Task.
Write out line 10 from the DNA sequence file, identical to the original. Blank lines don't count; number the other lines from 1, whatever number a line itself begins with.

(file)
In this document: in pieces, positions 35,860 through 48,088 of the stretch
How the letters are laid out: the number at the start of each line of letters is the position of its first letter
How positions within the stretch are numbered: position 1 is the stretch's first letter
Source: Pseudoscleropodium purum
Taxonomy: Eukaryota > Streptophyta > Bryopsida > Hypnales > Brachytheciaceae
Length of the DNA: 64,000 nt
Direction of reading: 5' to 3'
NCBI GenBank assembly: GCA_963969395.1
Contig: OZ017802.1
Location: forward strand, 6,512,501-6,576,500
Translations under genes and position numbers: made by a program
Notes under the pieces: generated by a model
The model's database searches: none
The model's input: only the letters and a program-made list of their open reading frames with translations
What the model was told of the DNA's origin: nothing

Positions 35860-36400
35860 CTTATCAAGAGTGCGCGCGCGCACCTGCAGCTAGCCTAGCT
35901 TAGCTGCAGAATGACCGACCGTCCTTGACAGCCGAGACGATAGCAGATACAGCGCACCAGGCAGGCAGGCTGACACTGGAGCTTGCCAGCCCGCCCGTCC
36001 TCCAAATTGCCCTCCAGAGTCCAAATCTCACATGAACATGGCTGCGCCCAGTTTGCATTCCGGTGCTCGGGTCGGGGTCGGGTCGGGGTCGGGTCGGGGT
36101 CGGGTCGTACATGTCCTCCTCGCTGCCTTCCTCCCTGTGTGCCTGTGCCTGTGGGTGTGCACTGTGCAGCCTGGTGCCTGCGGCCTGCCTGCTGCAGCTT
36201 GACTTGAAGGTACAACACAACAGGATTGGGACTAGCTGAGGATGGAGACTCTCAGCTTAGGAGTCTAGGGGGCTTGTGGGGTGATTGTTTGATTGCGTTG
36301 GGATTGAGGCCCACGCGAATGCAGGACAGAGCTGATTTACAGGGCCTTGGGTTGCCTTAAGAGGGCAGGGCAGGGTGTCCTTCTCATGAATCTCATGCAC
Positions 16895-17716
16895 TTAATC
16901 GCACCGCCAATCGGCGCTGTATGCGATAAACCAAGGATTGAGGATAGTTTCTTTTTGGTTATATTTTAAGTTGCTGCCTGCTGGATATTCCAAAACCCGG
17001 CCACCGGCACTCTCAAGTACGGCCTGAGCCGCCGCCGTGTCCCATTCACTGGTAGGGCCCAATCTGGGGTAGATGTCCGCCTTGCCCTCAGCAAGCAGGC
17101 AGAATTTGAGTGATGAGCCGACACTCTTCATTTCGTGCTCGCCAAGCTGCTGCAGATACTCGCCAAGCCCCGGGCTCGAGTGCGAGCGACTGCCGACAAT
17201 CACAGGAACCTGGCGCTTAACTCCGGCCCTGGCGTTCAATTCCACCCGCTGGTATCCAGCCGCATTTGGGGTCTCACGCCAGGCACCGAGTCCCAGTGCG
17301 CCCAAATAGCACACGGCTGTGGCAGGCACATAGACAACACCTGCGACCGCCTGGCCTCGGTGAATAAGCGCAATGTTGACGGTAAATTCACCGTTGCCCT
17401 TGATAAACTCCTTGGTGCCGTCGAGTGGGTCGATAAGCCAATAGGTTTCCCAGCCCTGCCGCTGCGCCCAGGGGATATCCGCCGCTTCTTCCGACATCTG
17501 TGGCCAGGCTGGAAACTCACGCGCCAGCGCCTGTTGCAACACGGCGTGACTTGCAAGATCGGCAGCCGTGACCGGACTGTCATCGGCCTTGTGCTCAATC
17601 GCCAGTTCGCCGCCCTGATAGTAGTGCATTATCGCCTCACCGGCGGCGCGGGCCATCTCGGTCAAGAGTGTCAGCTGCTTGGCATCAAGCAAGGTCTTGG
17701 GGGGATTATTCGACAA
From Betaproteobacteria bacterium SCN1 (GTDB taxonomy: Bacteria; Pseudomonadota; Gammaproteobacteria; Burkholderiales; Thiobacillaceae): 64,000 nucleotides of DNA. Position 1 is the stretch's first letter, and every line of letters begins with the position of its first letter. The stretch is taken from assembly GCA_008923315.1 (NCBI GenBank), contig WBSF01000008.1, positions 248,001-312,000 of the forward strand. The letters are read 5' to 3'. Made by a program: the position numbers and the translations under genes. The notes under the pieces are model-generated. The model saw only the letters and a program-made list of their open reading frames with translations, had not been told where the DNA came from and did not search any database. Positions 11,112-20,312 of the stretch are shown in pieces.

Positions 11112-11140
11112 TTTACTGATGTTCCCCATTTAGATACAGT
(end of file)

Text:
Location: forward strand, 6,512,501-6,576,500